With all due respect, at its core the rule really seems to be grounded in, "You're not running the way it was intended to be done ... or the way I did it!!"  Like it's the one last thing the old school runners have to hold over your head as a new runner.  I think I completely understand where it comes from.  And most likely, if  I had been running for 50 years, I'd probably feel the same way.  In a way I don't blame them.  But I think all it really does is alienate a large portion of the running community.  Although maybe to some in this crowd, you're not a real runner if you haven't been at it since Truman was in office.  Why?  Just because their clock started ticking before someone else's?  This way of thinking seems a little elitist.  Seems like rules like this are filled with a lot of venom.

The thing I find the most confusing about the whole issue, is that it seems to be a huge double standard. These races advertise everywhere, and brag about the record breaking number of runners that participate. And there are tons of magazine and internet articles about this being the "New Running Revolution".  Many of these old-timers seem eager to share with their buddies how many were at the pasta dinner, or in line on race day.  However, it appears obvious that an overwhelming percentage of new runners are headphone users.  You see them in every race.  They outnumber non-headphoners by a large margin ... especially the further back in the pack you go.  So what do they want ... they money, the popularity of the sport growing like never before, and thousands of people getting in better shape ... or a petty little rule?  I mean c'mon man!  This fat, lazy, clinically-obese country is actually trying to do something healthy.  Why would race organizers want to do anything to hinder that progress ... oh yes of course, the evil headphones!

And speaking of the financial impact, how many new runners that rely on music in their eardrums decline signing up for a race because of a hard-core rule like this?   I mean, who wants to pay $100 just be disqualified.  But in a large, $100 entry fee marathon, if 200 people look for a different race simply because they couldn't run with headphones ... that's $20,000!  Of course hardly ever does 100% of the money collected go directly to a charity.  But do the charities or sponsors even know that in some cases, the personal decision of one guy in a room somewhere who has it out for headphones, potentially cost them several thousand dollars?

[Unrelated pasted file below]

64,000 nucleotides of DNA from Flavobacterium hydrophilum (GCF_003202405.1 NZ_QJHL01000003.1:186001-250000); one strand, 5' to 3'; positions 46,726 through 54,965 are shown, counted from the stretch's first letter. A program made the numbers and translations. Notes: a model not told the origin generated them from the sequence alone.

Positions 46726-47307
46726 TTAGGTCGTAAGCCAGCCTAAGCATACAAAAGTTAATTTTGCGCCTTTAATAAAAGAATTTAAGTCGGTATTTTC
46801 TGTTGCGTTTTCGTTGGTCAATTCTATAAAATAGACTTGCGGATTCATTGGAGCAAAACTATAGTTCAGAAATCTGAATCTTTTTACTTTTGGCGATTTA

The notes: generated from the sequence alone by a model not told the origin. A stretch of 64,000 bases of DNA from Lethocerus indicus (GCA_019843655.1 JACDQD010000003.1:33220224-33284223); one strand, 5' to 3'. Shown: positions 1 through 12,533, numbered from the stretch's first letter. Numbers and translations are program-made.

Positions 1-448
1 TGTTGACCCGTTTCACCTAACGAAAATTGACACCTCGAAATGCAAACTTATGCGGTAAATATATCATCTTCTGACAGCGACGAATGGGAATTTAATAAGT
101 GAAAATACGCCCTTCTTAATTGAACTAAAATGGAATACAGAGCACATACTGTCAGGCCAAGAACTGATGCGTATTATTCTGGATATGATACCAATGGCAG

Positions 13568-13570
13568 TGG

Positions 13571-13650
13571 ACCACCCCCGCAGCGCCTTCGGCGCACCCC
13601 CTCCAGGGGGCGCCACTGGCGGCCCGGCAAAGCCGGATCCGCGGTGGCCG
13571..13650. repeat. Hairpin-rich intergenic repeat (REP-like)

Is there a competitive advantage with an iPod?  Probably.  I've found, without a doubt, that my iPod gives me a little boost at times in races.  I run harder and faster when a tune that I love is blastin' away in my brain.  I don't think most people would dispute that.  So if they want to make a rule where you cannot win any prize money with these "competitive advantages", I totally get that.  But when you tell me a 35 year old mom who is running her one and only marathon, in memory of a loved one or supporting a worthy cause, who is at the very back of the pack with not many people around ... WILL BE DISQUALIFIED JUST BECAUSE SHE'S LISTENING TO A LITTLE MUSIC AS SHE TRIES TO COMPLETE THE MOST DIFFICULT TASK OF HER LIFE???  C'mon ...what are we really doing?  Seems to me like that kinda misses the whole point of it all.

So yes, Rocket City, and many others like you ... I will obey your rules.  But I don't understand them or necessarily agree 100% with them.  For every reason someone could give me supporting the "No Headphone" rule, I can give you one back disputing it.  I think in the end it just comes down to 10,000 or more runners on any given Saturday or Sunday simply running headphone free.  And when you look behind the curtain and ask the race director why, the answer is simply ... and for no other reason than, "Because I said so!"
... be great today!